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Did Ginger Wildheart Cheat By Charting Off Crowdfunded Presales?

100-percentWhen I interviewed PledgeMusic founder Benji Rogers earlier this year, he mentioned that they reported sales to SoundScan but it wasn't till Ginger Wildheart debuted at #27 on the UK album chart that I recognized the full import of this fact. Wildheart made the chart because all the pledges aka presales of his fan-funded album "100%" were registered as one week of sales.

While some may cry fowl, wouldn't this be the case with all album presales from sites like Amazon which help set the stage for top charting albums? And don't majors play all sorts of games with singles, working them to radio before releasing them for sale in order to chart higher? I guess when you get beat at your own game, it's not such a joyous moment!

Ginger Wildheart on ITV NEWS Talking About 100%

In my interview with Benji Rogers, I did not include the note about sales information being reported to SoundScan because there was a lot to talk about. The potential for charting so high didn't hit me just as I wouldn't have reported that there's no limit on the amount raised through Kickstarter campaigns prior to Amanda Palmer's million plus campaign.

The fact that presales were reported at the beginning of the week meant that midway through the week Ginger Wildheart was charting higher than Rihanna and Coldplay because he had bested what they could do in 3 or 4 days. By the end of the week he had dropped from #9 to #27 where it officially debuted.  Subsequently he's dropped out of the Top 100.

Nevertheless, he got a Top 40 album release and a lot of press, especially since press releases went out as soon as the UK Midweek sales were announced. Supportive fans can be proud of the success of 100% and the fact that their pledges reached 588% of the goal. This then became the title of the Triple Album PledgeMusic campaign from which the tracks for 100% were chosen. It's a bit unclear how the triple album played into the 100% sales figures or whether they just gave everybody a digital download of 100% but it was the extended presales that put them over the top.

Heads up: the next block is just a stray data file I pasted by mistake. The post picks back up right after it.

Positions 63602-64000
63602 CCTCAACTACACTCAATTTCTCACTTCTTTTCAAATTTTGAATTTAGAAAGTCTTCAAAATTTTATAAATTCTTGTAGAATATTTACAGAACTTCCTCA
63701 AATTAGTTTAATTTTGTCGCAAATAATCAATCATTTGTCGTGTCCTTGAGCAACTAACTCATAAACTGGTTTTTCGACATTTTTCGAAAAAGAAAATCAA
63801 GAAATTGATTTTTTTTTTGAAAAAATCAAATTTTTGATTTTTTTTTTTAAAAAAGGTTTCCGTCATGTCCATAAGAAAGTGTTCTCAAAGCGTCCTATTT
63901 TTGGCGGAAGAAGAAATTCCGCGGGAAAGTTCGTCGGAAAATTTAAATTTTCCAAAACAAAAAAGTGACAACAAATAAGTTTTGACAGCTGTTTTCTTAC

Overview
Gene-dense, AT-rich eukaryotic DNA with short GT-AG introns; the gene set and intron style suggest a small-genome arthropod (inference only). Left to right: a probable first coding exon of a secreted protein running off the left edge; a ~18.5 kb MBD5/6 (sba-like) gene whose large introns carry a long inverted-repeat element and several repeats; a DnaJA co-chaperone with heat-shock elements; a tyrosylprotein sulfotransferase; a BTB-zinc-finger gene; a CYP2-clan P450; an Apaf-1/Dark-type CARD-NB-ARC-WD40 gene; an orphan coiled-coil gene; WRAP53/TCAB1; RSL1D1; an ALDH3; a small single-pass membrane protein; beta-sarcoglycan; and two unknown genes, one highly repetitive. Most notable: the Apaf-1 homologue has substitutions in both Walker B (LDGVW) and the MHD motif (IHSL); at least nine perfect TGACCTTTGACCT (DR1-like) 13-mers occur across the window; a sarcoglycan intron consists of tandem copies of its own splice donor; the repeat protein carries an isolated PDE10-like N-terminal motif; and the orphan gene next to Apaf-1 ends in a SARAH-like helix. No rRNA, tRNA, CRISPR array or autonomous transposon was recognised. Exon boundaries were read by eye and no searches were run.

Billboard's Glenn Peoples discusses the charting by presales approach and seems a bit perturbed, asking such questions as:

"What good is a chart position derived from nearly a year's worth of preorders? Or five months of preorders? Or even three months of preorders?"

However, as Peoples points out without seeming to be swayed, PledgeMusic and Ginger Wildheart followed all the rules and albums are available for preorder on both Amazon and iTunes. In fact, he closes with a brief discussion of Ben Folds' PledgeMusic project and the line:

"current preorders alone will put his album near the top 100 of Billboard's album chart -- only there won't be an asterisk to give people the whole story."

But is there an asterisk after sales figures when a major label releases a superstar's album with presales on Amazon and iTunes and extensive advertising unavailable to acts like Ginger Wildheart? Do such figures mention rumors of copies being purchased by representatives of the artist to boost first week sales?

And isn't part of the reason that Ginger Wildheart's able to do this because he's not on a major label that wouldn't allow such an extended campaign to occur prior to a release? It's not like the little guys made the rules.

Keep in mind that Alex Day hit #4 on the UK single chart partly by releasing multiple versions of one song at the same time. Nobody's stopping major label artists from doing that either.

I should note that another distinctive feature of PledgeMusic's approach is that artists don't raise money and then record an album as on other crowdfunding platforms. They continue the campaign until the album is released. This also increases pledges/preorders and so would also help boost first week sales figures.

So what good is a chart position gained in this manner? Ask Ginger Wildheart. I'd bet he'd tell you it's pretty f*cking great!

More: Forget About It is the first official video off 100%.

Hypebot Senior Contributor Clyde Smith (@fluxresearch) maintains a business writing hub at Flux Research and blogs at Crowdfunding For Musicians. To suggest topics for Hypebot, contact: clyde(at)fluxresearch(dot)com.